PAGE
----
Meanwhile, Glenn Mulcaire, the private investigator jailed for phone-hacking on behalf of the Scum of the World, has been arrested again by police, according to Sky News. And, let's face it, they'd know. 'Sources' have told Sky that Mulcaire was the forty one-year-old chap arrested on Wednesday morning by officers working on the Operation Weeting probe. Police had said that the unnamed man was detained at 7am on suspicion of phone-hacking and perverting the course of justice, and taken to South London police station. Mulcaire is the eighteenth arrest in Scotland Yard's Operation Weeting investigation into phone-hacking this year, including former News International chief executive Rebekah Brooks and ex-Downing Street communications chief Andy Coulson. The private investigator, who was jailed in 2007 alongside the Scum of the World royal editor Clive Goodman, was said to have been contracted by the Sunday tabloid for 'research assignments' from late 2001. This included hacking the phones of various high-profile individuals on behalf of the now defunct Sunday tabloid. Last month, Mulcaire appeared in the high court in an attempt to secure protection from facing more civil proceedings against himself. He is appealing against a court ruling that he cannot rely on privilege against self-incrimination, meaning he does not have the power to refuse to answer questions put in civil cases brought against him, or News international, the former publisher of the Scum of the World.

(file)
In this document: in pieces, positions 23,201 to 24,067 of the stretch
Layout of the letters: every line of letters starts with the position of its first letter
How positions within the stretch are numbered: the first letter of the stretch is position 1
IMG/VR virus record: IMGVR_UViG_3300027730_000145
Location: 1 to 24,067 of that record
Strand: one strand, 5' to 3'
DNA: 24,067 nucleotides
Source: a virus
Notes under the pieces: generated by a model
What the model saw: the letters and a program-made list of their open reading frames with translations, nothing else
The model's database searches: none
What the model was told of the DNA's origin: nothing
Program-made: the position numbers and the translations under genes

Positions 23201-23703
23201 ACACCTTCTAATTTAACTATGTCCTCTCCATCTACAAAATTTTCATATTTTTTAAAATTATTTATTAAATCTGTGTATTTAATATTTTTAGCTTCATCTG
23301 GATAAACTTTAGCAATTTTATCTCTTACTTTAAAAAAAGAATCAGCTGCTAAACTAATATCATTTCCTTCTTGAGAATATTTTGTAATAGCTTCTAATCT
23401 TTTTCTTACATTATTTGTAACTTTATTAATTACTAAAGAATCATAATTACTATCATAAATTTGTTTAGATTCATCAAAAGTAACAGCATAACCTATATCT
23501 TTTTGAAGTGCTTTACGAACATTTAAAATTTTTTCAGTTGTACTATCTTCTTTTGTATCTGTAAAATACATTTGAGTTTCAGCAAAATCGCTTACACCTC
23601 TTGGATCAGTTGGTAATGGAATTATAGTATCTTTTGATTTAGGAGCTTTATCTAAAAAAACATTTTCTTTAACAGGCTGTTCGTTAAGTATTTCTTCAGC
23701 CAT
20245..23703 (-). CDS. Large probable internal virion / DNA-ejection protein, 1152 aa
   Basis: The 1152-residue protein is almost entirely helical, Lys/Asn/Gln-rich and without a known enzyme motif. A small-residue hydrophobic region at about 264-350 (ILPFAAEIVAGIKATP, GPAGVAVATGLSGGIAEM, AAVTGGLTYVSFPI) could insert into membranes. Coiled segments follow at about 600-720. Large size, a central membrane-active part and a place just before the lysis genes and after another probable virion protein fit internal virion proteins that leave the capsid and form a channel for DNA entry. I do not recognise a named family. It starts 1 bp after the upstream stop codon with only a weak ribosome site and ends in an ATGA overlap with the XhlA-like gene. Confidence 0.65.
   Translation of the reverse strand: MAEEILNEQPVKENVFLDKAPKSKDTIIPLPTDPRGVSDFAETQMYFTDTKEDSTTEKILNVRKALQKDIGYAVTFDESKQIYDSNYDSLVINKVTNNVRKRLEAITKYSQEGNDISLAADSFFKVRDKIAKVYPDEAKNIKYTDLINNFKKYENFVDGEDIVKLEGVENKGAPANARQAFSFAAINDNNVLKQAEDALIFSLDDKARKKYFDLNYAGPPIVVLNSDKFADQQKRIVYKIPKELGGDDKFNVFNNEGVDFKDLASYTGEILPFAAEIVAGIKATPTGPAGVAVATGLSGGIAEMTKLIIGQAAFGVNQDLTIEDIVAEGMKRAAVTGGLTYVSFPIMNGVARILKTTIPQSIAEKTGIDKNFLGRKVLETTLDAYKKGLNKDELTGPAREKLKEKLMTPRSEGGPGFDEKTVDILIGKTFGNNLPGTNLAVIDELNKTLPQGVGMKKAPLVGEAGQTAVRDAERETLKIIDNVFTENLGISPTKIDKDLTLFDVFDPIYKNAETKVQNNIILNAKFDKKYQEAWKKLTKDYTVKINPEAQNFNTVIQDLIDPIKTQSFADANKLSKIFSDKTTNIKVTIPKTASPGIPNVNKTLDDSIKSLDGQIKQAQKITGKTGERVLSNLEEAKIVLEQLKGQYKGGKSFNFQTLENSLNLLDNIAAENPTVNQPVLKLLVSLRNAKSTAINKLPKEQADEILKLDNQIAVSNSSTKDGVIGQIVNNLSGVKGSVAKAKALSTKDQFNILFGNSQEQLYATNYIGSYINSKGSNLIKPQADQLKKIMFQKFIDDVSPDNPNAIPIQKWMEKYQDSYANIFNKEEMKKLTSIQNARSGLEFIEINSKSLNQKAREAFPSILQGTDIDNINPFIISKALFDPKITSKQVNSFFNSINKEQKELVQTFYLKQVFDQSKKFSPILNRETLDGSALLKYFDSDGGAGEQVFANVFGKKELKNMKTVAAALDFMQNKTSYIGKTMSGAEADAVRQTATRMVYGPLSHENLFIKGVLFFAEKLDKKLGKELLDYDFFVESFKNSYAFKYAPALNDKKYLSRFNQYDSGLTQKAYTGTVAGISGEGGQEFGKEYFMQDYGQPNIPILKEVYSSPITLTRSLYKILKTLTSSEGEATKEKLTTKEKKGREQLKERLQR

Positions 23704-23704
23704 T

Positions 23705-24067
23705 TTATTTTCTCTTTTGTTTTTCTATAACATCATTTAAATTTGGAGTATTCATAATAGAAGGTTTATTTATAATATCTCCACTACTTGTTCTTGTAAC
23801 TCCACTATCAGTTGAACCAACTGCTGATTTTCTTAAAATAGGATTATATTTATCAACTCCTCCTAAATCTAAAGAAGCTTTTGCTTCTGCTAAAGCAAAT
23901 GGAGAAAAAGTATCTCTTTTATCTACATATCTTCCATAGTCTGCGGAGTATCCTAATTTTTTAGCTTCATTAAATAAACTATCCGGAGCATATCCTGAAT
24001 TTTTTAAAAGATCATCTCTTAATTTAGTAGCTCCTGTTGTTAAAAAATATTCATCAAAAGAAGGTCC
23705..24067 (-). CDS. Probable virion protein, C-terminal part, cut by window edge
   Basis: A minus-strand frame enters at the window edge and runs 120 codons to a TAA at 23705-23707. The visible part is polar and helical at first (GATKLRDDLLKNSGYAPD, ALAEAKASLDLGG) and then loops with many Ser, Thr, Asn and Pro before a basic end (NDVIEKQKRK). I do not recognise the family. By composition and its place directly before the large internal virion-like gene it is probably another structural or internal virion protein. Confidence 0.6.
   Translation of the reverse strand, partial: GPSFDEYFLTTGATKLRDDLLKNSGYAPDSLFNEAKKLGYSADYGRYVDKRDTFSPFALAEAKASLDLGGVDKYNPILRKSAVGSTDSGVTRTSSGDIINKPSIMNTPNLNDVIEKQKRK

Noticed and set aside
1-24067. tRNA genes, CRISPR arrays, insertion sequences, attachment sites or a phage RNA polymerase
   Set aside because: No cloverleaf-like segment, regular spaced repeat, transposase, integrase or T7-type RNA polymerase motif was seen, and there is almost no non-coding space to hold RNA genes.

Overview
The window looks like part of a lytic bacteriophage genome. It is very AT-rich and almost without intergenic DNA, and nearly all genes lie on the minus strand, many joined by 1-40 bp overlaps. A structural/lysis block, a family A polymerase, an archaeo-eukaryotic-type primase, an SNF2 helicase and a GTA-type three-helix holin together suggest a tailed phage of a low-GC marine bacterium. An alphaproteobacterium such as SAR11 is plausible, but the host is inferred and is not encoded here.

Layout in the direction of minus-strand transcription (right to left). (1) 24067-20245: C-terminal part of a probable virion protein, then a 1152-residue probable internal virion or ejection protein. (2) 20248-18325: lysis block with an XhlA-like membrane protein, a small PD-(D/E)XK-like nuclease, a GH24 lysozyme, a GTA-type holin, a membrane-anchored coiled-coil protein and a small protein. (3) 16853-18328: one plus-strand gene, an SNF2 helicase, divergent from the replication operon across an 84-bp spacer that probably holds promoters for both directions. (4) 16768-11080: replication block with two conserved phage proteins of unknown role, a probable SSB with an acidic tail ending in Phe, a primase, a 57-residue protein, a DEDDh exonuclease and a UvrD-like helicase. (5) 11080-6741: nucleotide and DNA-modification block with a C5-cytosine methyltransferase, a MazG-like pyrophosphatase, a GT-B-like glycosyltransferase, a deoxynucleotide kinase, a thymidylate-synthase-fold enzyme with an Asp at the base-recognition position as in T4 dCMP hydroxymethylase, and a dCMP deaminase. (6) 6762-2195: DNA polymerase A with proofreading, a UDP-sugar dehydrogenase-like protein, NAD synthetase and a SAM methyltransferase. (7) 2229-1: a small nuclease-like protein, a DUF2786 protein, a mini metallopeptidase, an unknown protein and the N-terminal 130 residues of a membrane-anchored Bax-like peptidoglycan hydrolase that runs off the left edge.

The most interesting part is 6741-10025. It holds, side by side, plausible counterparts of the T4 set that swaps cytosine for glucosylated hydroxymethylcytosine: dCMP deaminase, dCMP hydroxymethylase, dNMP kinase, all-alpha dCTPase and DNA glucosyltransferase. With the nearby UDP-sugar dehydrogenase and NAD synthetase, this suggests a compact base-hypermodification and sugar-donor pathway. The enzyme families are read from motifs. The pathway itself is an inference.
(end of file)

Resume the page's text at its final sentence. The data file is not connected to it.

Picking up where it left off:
On a somewhat related theme, James Murdoch's lawyers have confirmed that the Labour MP Tom Watson (power to the people!) was put under surveillance for a week in 2009, in a letter sent to Parliament. Three News International employees were involved in setting up the monitoring of Watson, an outspoken critic of the company, the letter to MPs on the culture, media and sport select committee published on Wednesday added. Linkaters, the lawyers for Murdoch and News Corporation, added that 'we do not think it appropriate to name names' and said they had discussed this with the Metropolitan police who 'share this view.' Responding on behalf of James Murdoch, the law firm also said it is 'involved in an ongoing internal inquiry' as to how a private detective was hired to follow Watson and document his movements. However, Linklaters, who act for Murdoch and News Corporation, has been able to confirm that Derek Webb, a private investigator, was hired to tail Watson between Monday 28 September 2009 and Friday 2 October 2009. The law firm's letter adds that there is 'no evidence' that any other MPs on the culture, media and sport select committee were put under surveillance. The affair is being investigated by News Corporation's management and standards committee, following allegations that investigators had targeted all the members of the select committee who took part in the inquiry into phone-hacking that year. 'The MSC has seen no information yet to suggest that any other member of the committee (or their family or friends) was under surveillance,' Linklaters wrote. Last month MP Louise Mensch, a Conservative committee member, called on News International to make 'full disclosure' following claims that the entire committee had been followed. 'The committee will want to know if the same person who ordered the surveillance of the lawyers is the same person who allegedly ordered it on select committee members,' Mensch said. The Linklaters letter also provides fresh detail on the close relationship between the Murdoch publishing empire and PR veteran Max Clifford. It discloses that the former News International chief executive Rebekah Brooks 'reached ageement' with him to 'provide stories' for a retainer of two hundred thousand smackers a year. There was no written agreement for this arrangement. The arrangement was negotiated in February 2010 and contract Clifford to 'help with stories and would be paid a retainer of two hundred thousand pounds per annum for two years.' Webb, a former police officer, claimed last month that the Scum of the World paid him to target more than ninety individuals, including Prince William, former attorney general Lord Goldsmith and Harry Potter actor Daniel Radcliffe's parents, over an eight years period which only ended this July. He also claims that he was instructed to tail two of the solicitors acting for phone-hacking victims as part of an alleged plot by News International to prove professional misconduct and force them off their legal cases. One of those lawyers, Mark Lewis, represents some of the most high profile victims including Milly Dowler's family and last week told the Leveson inquiry that News International had 'sought to destroy' him.